Apr 13, 2021
11 min
Frederick the Seahorse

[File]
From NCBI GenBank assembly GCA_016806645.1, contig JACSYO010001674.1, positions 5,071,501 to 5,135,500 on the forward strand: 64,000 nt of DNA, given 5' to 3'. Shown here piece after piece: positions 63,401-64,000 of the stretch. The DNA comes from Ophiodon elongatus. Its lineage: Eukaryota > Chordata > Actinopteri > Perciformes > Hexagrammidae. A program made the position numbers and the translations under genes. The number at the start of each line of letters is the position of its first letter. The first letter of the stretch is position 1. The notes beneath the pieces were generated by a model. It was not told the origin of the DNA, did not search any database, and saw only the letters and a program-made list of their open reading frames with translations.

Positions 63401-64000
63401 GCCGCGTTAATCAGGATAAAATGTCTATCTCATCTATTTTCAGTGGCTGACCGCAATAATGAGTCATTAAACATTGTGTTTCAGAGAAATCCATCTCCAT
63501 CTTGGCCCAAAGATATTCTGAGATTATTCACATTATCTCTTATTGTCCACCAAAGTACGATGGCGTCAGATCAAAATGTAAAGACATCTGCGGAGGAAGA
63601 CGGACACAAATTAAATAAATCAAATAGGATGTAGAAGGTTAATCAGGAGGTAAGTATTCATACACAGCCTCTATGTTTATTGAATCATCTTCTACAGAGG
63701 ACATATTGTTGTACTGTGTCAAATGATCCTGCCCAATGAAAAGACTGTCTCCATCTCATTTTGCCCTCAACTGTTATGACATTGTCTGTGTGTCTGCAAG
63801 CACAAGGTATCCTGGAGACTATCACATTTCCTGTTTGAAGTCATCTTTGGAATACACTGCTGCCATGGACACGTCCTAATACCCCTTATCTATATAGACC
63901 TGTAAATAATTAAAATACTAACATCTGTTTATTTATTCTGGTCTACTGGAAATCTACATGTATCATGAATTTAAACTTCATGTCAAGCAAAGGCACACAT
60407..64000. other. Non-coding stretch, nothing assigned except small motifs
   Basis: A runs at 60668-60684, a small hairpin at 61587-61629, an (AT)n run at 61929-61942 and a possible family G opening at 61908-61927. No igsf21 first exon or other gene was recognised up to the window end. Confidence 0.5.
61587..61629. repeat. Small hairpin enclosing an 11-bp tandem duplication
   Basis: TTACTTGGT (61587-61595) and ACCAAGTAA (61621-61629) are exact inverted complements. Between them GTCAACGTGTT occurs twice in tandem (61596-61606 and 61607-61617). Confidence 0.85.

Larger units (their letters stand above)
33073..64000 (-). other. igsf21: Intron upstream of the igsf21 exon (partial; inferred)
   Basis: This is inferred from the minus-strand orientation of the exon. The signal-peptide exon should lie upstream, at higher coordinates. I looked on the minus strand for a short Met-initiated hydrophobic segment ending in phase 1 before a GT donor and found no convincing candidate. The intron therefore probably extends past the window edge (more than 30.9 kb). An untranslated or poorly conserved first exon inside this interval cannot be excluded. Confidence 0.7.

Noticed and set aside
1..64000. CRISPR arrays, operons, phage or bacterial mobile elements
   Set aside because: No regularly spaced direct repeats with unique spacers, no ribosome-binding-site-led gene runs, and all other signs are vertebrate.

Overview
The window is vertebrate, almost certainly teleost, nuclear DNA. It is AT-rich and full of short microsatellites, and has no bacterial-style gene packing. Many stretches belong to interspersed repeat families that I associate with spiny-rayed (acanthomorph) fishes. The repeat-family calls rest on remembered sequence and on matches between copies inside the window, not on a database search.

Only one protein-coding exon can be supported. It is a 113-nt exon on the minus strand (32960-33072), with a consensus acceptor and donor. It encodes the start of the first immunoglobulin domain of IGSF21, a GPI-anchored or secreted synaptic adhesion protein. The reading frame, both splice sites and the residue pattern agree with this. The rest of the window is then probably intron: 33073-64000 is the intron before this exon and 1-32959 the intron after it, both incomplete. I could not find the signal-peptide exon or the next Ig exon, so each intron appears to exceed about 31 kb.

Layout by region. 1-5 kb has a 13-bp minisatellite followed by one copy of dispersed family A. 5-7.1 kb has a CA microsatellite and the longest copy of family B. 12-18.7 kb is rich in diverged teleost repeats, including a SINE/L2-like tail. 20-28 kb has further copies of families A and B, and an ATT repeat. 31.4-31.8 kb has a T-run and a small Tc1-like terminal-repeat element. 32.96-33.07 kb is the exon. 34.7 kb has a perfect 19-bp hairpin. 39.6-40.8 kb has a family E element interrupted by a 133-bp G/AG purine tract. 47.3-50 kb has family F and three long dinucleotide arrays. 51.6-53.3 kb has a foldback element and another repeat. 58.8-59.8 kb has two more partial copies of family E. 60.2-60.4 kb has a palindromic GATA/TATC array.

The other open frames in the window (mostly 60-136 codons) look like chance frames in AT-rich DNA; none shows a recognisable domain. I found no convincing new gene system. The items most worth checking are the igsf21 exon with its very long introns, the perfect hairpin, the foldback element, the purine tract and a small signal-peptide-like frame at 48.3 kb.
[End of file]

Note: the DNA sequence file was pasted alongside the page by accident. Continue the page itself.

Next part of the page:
For where your treasure is, there will your heart be also, even at the bottom of the sea. Frederick the Seahorse loves to scour the ocean floor, looking for the Titanic’s lost sea chest. Although Frederick’s father King Maris, and his father before him have ruled the Kingdom of Kaimana they have not been able to find the lost treasure. Afraid of running out of treasure and losing his kingdom like Uncle Makai, Frederick, an only child and next in line for the throne, insists he must find the treasure so as not to be overshadowed by their rich neighbor King Saewine and his sons. King Maris tells Frederick to make sure he doesn’t squander the wealth he already has and that it would be better for Frederick to find a bride and start a family. But Frederick longs to have as much treasure as possible, so that statues are made of him, similar to those of his father and Poseidon, God of the Sea. Later that night, when the ocean grows dark, Frederick sets out on an expedition without his father’s consent. He writes a note on a seashell, and when his father finds it, the King weeps in remorse, fearing that Frederick will die in search of a vain treasure chest. After weeks of swimming past sharks in the fierce ocean waves, Frederick washes ashore on an unknown island. When he opens his eyes, he finds himself lying next to a sea chest of treasure, guarded by pirates with sharp swords. Frederick begs to go back to his father. But the band of pirates wraps Frederick up in ropes and weights, takes him out on their ship, and bounces him off the plank. Frederick sinks to the bottom of the ocean. In order to taunt him, the pirates drop a shiny diamond with Frederick, which lands at his nose on the ocean floor. Just as he is about to give up hope, he thinks he is having a vision: A gorgeous red-orange seahorse named Naia saves Frederick’s life by unraveling the ropes secured by the pirates. Frederick explains to Naia that he has been searching for the sea chest from the Titanic. Stunned, she says she enjoys the ocean’s beauty more than an old chest from that sunken ship. Frederick notices how beautiful Naia’s blue eyes are in the sunlight. Leaving the pirates’ diamond behind, he asks her to come with him to meet his parents. Naia asks her friend Guppy to send word to her father that she will be gone for a few days. She tells Guppy that it’s finally true love. After days of swimming in the ocean, Frederick and Naia dance in the waves to more than one melody. Trying to nudge Frederick into admitting that he admires her, Naia ask him if he has a seahorse in mind to be his wife. When he says “no” and that he’s trying to acquire wealth first, Naia swims back to her father, despite Frederick’s protest. Days later when Frederick finds her in an ocean cavern with her friend Guppy, he’s afraid she won’t even speak to him. After desperately apologizing, Naia forgives Frederick. When the two seahorses swim to King Maris’ throne, the King and Queen are speechless at their arrival. Frederick asks Naia to marry him and a tear fills Naia’s eye as she kisses him, knowing she loves him more than anyone—even her father, King Saewine, the richest king in the ocean.